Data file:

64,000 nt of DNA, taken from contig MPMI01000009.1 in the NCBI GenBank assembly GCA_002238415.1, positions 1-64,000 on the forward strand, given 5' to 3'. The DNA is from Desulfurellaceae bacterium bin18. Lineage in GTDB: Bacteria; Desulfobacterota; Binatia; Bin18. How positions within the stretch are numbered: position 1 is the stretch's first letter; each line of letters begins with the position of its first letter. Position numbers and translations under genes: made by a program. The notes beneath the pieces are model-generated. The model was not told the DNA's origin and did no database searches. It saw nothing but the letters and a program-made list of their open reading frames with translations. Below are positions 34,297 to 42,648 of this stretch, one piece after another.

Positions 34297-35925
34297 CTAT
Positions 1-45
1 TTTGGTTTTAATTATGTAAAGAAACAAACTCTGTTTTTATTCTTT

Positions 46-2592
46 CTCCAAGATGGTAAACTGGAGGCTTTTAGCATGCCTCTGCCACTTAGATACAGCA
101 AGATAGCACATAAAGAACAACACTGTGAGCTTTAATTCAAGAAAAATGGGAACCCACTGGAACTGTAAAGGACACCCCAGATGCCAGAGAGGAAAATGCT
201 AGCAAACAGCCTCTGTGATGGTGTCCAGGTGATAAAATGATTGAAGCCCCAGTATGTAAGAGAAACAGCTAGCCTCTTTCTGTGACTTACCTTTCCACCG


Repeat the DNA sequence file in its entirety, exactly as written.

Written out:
64,000 nt of DNA, taken from contig MPMI01000009.1 in the NCBI GenBank assembly GCA_002238415.1, positions 1-64,000 on the forward strand, given 5' to 3'. The DNA is from Desulfurellaceae bacterium bin18. Lineage in GTDB: Bacteria; Desulfobacterota; Binatia; Bin18. How positions within the stretch are numbered: position 1 is the stretch's first letter; each line of letters begins with the position of its first letter. Position numbers and translations under genes: made by a program. The notes beneath the pieces are model-generated. The model was not told the DNA's origin and did no database searches. It saw nothing but the letters and a program-made list of their open reading frames with translations. Below are positions 34,297 to 42,648 of this stretch, one piece after another.

Positions 34297-35925
34297 CTAT
Positions 1-45
1 TTTGGTTTTAATTATGTAAAGAAACAAACTCTGTTTTTATTCTTT

Positions 46-2592
46 CTCCAAGATGGTAAACTGGAGGCTTTTAGCATGCCTCTGCCACTTAGATACAGCA
101 AGATAGCACATAAAGAACAACACTGTGAGCTTTAATTCAAGAAAAATGGGAACCCACTGGAACTGTAAAGGACACCCCAGATGCCAGAGAGGAAAATGCT
201 AGCAAACAGCCTCTGTGATGGTGTCCAGGTGATAAAATGATTGAAGCCCCAGTATGTAAGAGAAACAGCTAGCCTCTTTCTGTGACTTACCTTTCCACCG